Changing the way we look at the world
The problem with Cladistics
It has been a long time since I wrote a blog. But I got the urge to write another when a few weeks ago I watched a fascinating video of a talk by Professor Richard Buggs (Professor of Evolutionary Genomics at Queen Mary University of London) about trees. The lecture was about trees of life and you can find it here

He covered a lot of ground, including ordinary trees you will see every day, phylogenetic trees (“Darwin’s tree of life”) and the Biblical tree of life. 
During his lecture Richard highlighted the problem with phylogenetic trees (or something called a cladogram which is similar). They are easy to construct from a set of known characters of a group of just about anything. Plug the data into a computer programme for generating phylogenetic trees and a tree can be constructed. If the theory of evolution i.e. common descent is correct then phylogenetic trees and cladograms constructed for a group of organisms using different types of data should all be the same. For example, a tree constructed using the gene for cytochrome C will be the same as one constructed from morphological data. The problem is that this is very rarely the case. 

 Another problem that is very common when fossils are used to construct a cladogram is that they seem to change every time a new fossil species is discovered.

I became acutely aware of this problem when reading the scientific literature on dinosaurs.  
The overall picture is fairly constant (most of the time) but even that has changed as recently as 2017. Before that date there were only two types or clades of dinosaur, Ornithischia and Saurischia, but now it seems that there are three clades Ornithischia, Theropoda and Saurischia (Baron, M. G., Norman, D. B., & Barrett, P. M. (2017). A new hypothesis of dinosaur relationships and early dinosaur evolution. Nature, 543(7646), 501-506.)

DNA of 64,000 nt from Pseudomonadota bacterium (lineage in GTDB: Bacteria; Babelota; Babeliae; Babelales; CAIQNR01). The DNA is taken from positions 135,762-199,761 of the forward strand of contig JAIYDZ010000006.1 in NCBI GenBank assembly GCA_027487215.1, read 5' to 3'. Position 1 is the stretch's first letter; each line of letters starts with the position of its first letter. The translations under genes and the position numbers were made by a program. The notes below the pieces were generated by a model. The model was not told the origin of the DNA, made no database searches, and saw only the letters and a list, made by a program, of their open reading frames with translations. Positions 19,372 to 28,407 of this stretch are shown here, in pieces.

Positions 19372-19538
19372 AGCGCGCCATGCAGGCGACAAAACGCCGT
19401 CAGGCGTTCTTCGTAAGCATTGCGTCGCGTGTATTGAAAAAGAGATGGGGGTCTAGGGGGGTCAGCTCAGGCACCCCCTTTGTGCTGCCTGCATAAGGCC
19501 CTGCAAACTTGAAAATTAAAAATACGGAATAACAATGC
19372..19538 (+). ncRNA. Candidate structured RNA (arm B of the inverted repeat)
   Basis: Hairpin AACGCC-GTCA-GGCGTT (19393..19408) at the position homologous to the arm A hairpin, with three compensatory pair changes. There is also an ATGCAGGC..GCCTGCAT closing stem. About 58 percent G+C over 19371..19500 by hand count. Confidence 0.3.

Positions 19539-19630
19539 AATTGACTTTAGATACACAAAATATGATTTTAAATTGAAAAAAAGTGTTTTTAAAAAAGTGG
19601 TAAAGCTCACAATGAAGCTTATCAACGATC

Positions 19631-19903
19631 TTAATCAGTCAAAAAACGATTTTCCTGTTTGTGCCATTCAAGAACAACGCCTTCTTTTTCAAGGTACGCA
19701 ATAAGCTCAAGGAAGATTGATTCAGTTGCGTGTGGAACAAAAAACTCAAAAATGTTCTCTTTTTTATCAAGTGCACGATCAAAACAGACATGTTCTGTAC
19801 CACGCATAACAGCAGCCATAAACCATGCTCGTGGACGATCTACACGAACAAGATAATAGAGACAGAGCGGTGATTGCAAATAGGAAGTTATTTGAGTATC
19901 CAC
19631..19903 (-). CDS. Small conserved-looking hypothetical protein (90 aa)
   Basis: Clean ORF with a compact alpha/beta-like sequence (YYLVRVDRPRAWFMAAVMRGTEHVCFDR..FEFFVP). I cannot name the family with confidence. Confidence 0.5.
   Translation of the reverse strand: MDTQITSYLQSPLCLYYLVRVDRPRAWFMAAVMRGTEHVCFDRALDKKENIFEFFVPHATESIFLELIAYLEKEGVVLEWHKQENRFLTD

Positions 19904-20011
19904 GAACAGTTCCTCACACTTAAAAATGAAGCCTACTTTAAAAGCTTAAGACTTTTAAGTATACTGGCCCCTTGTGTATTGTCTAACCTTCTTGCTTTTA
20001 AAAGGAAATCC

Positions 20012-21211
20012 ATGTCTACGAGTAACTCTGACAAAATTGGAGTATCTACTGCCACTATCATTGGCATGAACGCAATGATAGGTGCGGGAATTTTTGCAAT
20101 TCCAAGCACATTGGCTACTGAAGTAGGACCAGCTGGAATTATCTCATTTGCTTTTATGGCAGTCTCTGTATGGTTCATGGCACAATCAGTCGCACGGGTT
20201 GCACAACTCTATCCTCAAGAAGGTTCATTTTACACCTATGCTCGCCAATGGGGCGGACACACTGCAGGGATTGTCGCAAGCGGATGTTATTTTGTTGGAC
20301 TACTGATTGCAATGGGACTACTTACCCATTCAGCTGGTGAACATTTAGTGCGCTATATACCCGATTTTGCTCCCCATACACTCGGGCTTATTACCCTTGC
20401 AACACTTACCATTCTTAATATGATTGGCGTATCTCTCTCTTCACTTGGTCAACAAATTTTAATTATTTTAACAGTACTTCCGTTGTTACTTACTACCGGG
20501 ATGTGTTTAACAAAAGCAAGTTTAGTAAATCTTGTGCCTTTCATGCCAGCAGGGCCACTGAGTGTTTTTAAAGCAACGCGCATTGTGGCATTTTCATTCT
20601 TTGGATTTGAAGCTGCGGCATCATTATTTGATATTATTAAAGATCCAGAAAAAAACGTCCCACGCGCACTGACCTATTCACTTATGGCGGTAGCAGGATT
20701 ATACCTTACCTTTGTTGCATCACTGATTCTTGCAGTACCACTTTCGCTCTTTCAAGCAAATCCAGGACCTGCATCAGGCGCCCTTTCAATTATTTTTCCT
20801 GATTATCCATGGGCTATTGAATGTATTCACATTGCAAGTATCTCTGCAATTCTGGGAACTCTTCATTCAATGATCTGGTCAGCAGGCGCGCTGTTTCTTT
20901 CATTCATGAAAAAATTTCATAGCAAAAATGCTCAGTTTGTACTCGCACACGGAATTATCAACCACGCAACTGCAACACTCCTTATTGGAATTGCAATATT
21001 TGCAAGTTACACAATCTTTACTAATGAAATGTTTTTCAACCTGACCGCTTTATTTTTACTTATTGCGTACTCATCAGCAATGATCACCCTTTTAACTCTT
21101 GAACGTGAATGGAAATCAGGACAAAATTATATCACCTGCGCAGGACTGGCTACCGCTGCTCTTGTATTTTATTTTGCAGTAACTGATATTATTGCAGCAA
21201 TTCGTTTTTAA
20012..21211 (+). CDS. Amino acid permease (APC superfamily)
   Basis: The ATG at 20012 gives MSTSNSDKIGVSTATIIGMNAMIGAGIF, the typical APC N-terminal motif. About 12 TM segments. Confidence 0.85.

The problem is even worse for families of dinosaurs. When reading papers published over a period of 10 or more years it seems that every new fossil results in a revised cladogram. 

Part of the problem is down to the fact that some dinosaurs are know from very fragmentary fossils (sometimes a tooth and a bit of jaw bone!). 
One publication admitted the problem very clearly by stating that : “ [..] the origins of the derived bauplan of the Sauropoda remains poorly understood. This is because of an early sauropod record in which only fragmentary forms are known from rocks earlier than the Toarcian [upper lower Jurassic], as well the instability of several derived sauropodomorph taxa within a number of recent cladistic analyses” (McPhee, Yates, Choiniere, & Abdala, 2014). The situation is largely unchanged today. 

It is not only a problem for that part of the fossil record. Go on Wikipedia and look up a random dinosaur group and you will find, more often than not, several alternative cladograms to choose from. This is in part due to that fact that many fossil species of dinosaur are based on rather fragmentary specimens with some exceptions like Tyrannosaurs and Allosaurs

I came across a clear example of this when looking up Dreadnoughtus schrani. The authors of the initial report tell you that this is the most complete large sauropod ever found with 45.5% of the skeleton. There is another sauropod which is 44.1 % complete and after that they are 15.2% or less.
You will also find odd things like basal dinosaurs which have derived features. One extreme example (but by no means not the only one) is Heterodontosuarus which has a jaw full of mammal-like teeth! 

All this notwithstanding should not result in ever changing cladograms. If evolution really did occur then the cladograms should be stable when adding new information and / or new species. 

All this suggests that we should be very careful when hearing and reading about dinosaur evolution in the popular scientific media.